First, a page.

Farmers need to be more involved in developing and refining technology. This was one of the key conclusions of a technology working group comprised of leading Asian scientists, representatives of farmer groups and entrepreneurs who met during “The 50 Pact,” an international conference jointly organized by the Borlaug Institute for South Asia (BISA) and the Indian Council of Agricultural Research (ICAR) to celebrate 50 years of Dr. Norman Borlaug’s first visit to India. Held in New Delhi during 16-17 August, the event brought together more than 200 participants from agriculture institutions, the government, think tanks, industry, and civil society of various countries including Afghanistan, Bangladesh, Belgium, Germany, India, Malaysia, Mexico, Nepal, Sri Lanka, and the United States.
South Asia is the most populous region in the world and several models predict that this region is going to be dramatically impacted by climate change. “We must devise new ways to feed more people with less land, less water and under more difficult climate change conditions,” said Thomas Lumpkin, Director General of CIMMYT, highlighting a significant challenge that requires critical innovations, collaborations and commitments to solve food insecurity and strengthen agriculture in South Asia. This sentiment was echoed by others in the opening session of the conference, including S. Ayyappan, director general of ICAR, government of India, R.S. Paroda, president of Trust for Advancement of Agricultural Sciences (TAAS), R.B. Singh, president of the National Academy of Agricultural Sciences (NAAS), Swapan Datta, ICAR and Marianne Bänzinger of CIMMYT. Remembering their personal interactions with Dr. Borlaug, “the Nobel laureate with a heart for the poor,” and his association with CIMMYT and India, they also felt the need to make a pact to bring about a second green revolution in the South Asia region. M.S. Swaminathan, a legendary figure in Indian agriculture, paid tribute to Dr. Borlaug for his immense contribution in agriculture during the opening ceremony. “From Bengal famine to Right to Food Act of India, it has been a historic transition and Dr. Borlaug played a very important role in this transition through his work in the last 50 years,” Swaminathan said. Jeanie Laube Borlaug, chairperson of BGRI and the daughter of Dr. Norman Borlaug, presented Swaminathan with the Dr. Norman Borlaug Award.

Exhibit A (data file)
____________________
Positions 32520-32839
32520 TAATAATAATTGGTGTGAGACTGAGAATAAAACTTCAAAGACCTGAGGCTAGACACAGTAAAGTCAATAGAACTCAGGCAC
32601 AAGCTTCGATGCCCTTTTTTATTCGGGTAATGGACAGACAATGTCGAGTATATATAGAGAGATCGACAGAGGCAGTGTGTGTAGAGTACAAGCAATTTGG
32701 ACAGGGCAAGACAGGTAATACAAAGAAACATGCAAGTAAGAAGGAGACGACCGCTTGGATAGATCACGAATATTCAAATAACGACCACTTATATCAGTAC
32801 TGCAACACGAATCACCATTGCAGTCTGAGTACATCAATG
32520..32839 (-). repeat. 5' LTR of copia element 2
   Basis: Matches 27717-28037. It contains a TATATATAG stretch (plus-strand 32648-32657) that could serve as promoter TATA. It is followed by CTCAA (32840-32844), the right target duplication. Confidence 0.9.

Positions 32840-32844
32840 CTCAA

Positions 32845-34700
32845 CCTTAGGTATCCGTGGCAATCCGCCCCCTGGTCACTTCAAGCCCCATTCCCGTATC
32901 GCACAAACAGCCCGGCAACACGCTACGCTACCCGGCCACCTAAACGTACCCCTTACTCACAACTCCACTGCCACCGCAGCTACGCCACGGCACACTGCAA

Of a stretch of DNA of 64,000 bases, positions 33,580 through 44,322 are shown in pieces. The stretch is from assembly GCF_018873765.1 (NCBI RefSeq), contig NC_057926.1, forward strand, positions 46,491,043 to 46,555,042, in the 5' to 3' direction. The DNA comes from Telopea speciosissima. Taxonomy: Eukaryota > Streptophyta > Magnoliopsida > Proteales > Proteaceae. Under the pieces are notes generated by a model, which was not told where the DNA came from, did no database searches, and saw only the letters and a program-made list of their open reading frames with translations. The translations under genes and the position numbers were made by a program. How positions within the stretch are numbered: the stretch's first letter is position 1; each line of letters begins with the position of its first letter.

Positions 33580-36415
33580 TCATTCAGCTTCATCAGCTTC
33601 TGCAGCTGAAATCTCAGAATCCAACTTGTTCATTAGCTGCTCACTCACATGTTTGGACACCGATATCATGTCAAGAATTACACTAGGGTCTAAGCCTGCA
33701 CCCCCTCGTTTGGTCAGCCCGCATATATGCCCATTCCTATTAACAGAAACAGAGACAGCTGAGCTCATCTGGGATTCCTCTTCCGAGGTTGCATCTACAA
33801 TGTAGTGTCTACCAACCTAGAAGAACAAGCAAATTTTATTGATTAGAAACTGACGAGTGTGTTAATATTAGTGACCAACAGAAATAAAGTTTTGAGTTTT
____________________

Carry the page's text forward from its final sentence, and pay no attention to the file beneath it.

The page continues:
Technology and innovations will play a key role
Bangladesh, India, Nepal, and Sri Lanka will have to work together to find regional solutions to food insecurity. Representatives from these countries talked about different agricultural developments during the post-green revolution period and emerging challenges and opportunities. They also highlighted how the BISA, with its mandate, furthers research on farming systems in addition to focusing on an eco-regional approach involving other CG centers. Utilizing all technologies, including molecular breeding, biotechnology, precision agronomy, and mobile-based decision making will be crucial. The session on technology highlighted this and also pushed for greater involvement of farmers at every step of new technology development. It is important to capture the process of adoption of innovation by farmers and use new technology to provide feedback to the researchers. The group advocated for increased political will and a better policy environment on the adoption of GM crops. Making agriculture profitable is important for producers and the entire agricultural value chain. Ramesh Chand of ICAR said that his recent analysis in India shows the real farm income is not declining, but the income gap between agricultural and non-agricultural income is widening. Agricultural infrastructure is not well developed, investments are low and land fragmentation is increasing. These are major concerns for this sector. The participants talked about a need for an enhanced cyber infrastructure for crop research, open access to agriculture database, and strengthening the value chain balancing the role of market, price, and technologies.
Greater regional synergy needed
More emphasis on synergy, partnerships, farmer’s welfare, productivity, profitability, and nutrition will be critical to address the problem of hidden hunger and food security in this region. Other areas to focus on include providing access to and the use of cutting edge research and new technologies that are not yet available in the region, ensuring commitments from governments and other donors for investments in agricultural research, advocating for a policy environment that embraces new technologies and invests in agricultural research, building a regional platform of collaboration with partners from all sectors, research centers, governments, the scientific world, and the farming community who share our mandate to transform farmers’ lives in the region.